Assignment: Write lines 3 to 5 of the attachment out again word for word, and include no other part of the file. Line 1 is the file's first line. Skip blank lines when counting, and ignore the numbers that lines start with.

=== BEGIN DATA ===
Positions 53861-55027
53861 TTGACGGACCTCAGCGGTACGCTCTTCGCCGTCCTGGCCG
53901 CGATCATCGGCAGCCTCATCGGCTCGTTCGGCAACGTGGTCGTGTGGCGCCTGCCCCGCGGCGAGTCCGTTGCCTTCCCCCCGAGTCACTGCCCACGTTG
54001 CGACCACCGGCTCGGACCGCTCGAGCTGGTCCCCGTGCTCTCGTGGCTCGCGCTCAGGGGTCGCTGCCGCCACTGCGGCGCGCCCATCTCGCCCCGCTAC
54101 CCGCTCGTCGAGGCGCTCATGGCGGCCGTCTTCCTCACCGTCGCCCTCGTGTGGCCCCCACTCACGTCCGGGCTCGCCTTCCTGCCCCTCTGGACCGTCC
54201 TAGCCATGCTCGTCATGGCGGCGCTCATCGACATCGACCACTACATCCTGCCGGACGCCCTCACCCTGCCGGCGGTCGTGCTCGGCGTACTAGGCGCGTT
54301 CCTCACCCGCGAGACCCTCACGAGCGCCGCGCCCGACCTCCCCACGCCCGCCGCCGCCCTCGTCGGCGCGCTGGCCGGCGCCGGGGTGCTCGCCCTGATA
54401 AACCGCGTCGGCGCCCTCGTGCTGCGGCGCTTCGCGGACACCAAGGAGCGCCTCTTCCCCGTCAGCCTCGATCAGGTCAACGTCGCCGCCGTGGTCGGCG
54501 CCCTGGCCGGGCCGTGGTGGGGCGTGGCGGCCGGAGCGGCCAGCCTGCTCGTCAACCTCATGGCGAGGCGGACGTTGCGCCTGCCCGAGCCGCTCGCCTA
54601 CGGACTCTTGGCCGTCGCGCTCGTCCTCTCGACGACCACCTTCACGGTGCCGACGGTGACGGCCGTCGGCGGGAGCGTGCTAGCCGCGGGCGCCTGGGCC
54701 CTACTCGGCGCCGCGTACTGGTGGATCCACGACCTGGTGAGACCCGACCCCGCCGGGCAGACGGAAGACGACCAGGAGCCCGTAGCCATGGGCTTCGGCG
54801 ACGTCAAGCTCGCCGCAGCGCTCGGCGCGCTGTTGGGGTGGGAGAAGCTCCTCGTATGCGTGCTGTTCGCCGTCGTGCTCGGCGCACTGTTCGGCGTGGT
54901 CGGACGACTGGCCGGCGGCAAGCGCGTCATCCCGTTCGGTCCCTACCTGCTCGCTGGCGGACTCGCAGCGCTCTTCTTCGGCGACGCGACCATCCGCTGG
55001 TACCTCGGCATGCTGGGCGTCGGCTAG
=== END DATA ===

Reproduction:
53901 CGATCATCGGCAGCCTCATCGGCTCGTTCGGCAACGTGGTCGTGTGGCGCCTGCCCCGCGGCGAGTCCGTTGCCTTCCCCCCGAGTCACTGCCCACGTTG
54001 CGACCACCGGCTCGGACCGCTCGAGCTGGTCCCCGTGCTCTCGTGGCTCGCGCTCAGGGGTCGCTGCCGCCACTGCGGCGCGCCCATCTCGCCCCGCTAC
54101 CCGCTCGTCGAGGCGCTCATGGCGGCCGTCTTCCTCACCGTCGCCCTCGTGTGGCCCCCACTCACGTCCGGGCTCGCCTTCCTGCCCCTCTGGACCGTCC